Canadian Trade Policies since CUFTA Geoffrey Hale Political Science 3170 September 30, 2010
Outline • The Chretien Era to 2001 • NAFTA and consolidation • Post-9/11 Trade Politics • Integrating Security and Trade Policies • Fighting Fires • Trade Policies under the Harper Government • A Changing North American Context • A Changing Global Context
NAFTA and the Chretien Era • NAFTA: an essential defensive policy response? • Mexico and trade liberalization • Contrast with Europe -- `minimal` institutional development. • Market adaptation to FTA / NAFTA • Export growth: 25.4% of GDP in 1989; 45.4% in 2000 • Supply chain integration – `just in time` inventory management • Two-way growth of FDI / CDIA • Liberal adaptation to FTA / NAFTA • Trade policies and domestic politics • Export growth as safety valve for budgetary consolidation • Support of US FTAA initiative – multilateralizing NAFTA? • Marginalization of anti-FTA political forces
9/11 and North American policy change • 9/11 as 21st century `Pearl Harbour` • Immediate border closure / greatly increased security • Canadian effort to institutionalize border cooperation • Smart Border Accord of December 2001 • Acceleration of border management cooperation • Cargo Screening – Container Security Initiative • Land Border Supply Chain Security – C-TPAT / PIP, FAST • `Trusted Traveler` programs – NEXUS. • BUT – moving target in U.S. driven by: • Domestic politicization (`more secure than thou`) • Congressional policy initiatives independent of Bush Administration • Growing controversy over illegal migration • Internal policy conflicts - ˝cops vs. technocrats˝ (Alden)
Canadian domestic trade politics after 9/11 • Business pressures for `Grand Bargain` to secure access to U.S. markets within thickening security perimeter • Expand energy access + North American security perimeter + closer regulatory cooperation, BUT . . .
Canadian domestic trade politics after 9/11 • Business pressures for `Grand Bargain` to secure access to U.S. markets within thickening security perimeter • Expand energy access + North American security perimeter + closer regulatory cooperation, BUT . . . • Limited appetite for grand policy gestures in federal government • Openness to incremental policy moves • Internal divisions between `business Liberals`, nationalists • Growing public opposition to Bush Admin. in run-up to Iraq War. • Sectoral distractions: softwood lumber, BSE. • Minority government after 2004 limits room for manoeuvre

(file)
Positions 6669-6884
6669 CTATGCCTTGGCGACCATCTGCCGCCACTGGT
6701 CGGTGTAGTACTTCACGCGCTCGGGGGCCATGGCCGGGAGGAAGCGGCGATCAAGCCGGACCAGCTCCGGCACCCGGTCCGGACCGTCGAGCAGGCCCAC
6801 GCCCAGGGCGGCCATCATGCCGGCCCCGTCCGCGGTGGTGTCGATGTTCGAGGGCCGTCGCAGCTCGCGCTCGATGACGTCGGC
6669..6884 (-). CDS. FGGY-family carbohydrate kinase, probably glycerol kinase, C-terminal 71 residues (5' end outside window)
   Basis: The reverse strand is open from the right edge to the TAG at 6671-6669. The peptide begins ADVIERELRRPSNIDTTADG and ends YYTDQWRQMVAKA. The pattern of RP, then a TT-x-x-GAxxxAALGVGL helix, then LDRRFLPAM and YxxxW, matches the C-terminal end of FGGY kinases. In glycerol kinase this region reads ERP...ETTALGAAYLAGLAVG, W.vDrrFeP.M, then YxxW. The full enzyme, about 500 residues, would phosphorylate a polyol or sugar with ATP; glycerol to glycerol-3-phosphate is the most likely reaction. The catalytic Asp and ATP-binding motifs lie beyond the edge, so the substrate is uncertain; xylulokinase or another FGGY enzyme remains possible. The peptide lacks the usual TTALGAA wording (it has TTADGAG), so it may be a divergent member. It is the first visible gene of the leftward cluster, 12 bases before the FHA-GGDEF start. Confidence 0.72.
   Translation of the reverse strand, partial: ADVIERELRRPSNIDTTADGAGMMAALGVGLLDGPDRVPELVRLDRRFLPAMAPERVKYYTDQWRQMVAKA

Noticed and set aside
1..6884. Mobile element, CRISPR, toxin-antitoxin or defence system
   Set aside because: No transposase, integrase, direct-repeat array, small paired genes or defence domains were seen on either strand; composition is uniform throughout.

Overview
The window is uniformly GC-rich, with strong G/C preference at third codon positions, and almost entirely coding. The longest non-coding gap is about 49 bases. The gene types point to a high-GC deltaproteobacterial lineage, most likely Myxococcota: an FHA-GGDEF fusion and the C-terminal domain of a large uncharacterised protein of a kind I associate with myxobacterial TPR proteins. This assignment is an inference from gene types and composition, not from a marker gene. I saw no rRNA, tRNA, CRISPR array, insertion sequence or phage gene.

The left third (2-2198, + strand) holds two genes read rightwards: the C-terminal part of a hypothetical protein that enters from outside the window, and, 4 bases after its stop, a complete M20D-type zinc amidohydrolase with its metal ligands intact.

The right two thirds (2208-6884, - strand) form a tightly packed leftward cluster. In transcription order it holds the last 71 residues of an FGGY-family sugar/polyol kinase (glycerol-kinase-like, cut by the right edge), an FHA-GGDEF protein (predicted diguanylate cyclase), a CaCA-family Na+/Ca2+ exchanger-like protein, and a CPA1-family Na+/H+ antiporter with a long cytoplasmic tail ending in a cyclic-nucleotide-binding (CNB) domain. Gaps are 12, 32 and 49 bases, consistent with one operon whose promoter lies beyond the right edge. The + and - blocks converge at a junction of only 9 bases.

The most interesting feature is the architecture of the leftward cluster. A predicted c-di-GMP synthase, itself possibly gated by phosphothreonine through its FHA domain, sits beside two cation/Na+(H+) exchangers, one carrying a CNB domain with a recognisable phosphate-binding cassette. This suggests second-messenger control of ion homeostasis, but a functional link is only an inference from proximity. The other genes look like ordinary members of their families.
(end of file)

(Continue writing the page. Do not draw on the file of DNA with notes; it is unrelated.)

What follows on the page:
U.S. Trade politics after 9/11 • Trade-Commercial policies in North America increasingly sub-set of domestic politics, policies • Focus on sectoral, micro-level policies • Driven by interest group politics, coalitions in U.S. • Canadian strategy requires parallel engagement with relevant agencies in U.S. Executive Branch, interest group networks • Broader U.S. trade policies under Bush Administration • ̋multi-track˝ policy of ˝competitive liberalization˝ • FTAA (before 2003) + WTO Doha Round (after 2003) + multiple bilateral, plurilateral deals driven by tactical and broader foreign policy considerations. • Limited incentives for NAFTA expansion, esp. if focused on ˝mature˝ trade relationship with Canada.
Security and Prosperity Partnership (2005-09) • Trilateral effort to restore political, administrative momentum for incremental liberalization after 2004 Presidential election, BUT . . . • Deliberate focus on incremental policy measures on both trade, security designed to avoid necessity for legislative action in all three countries (minority govt. in Canada, divided govt. in Mexico, US after Nov. 2006.) • Minimal resources for bureaucratic coordination in US, Canada (esp. after 2006) • Effort to mobilize tri-national business focus after 2006 prompted political backlash from nationalist, anti-business groups in all three countries
U.S. Trade Policies after 2006 • Shift in control of Congress to Democrats in Nov. 2006 • Stronger union influence hostile to trade liberalization – stronger orientation towards “enforcing” trade deals • Reinforced by stagnant, declining U.S. living standards, growing hostility in U.S. Public opinion, even before 2008 recession • Loss of “trade promotion authority” (“fast track”) limits administration capacity to negotiate trade deals • NAFTA “revision” key focus of 2008 Democratic primaries, despite later Obama retreat to status quo positions.
Trade policies under Harper (2006-) • Emphasis on firefighting in Canada-US trade relations • Negotiation of Softwood Lumber Agreement (# 3) in 2006 • Heading off Congressional attacks on Canadian energy exports (esp. oil sands) – e.g. Section 526 • Seeking exemption from 2009 Buy American legislation • Incremental trade diversification • Negotiations of small liberalization agreements with EFTA, Latin American countries (catch up with US, Mexico) • Opening negotiations with EU, Korea • Stalemate at WTO • Defence of supply management interests limits room for expanded multilateral deal.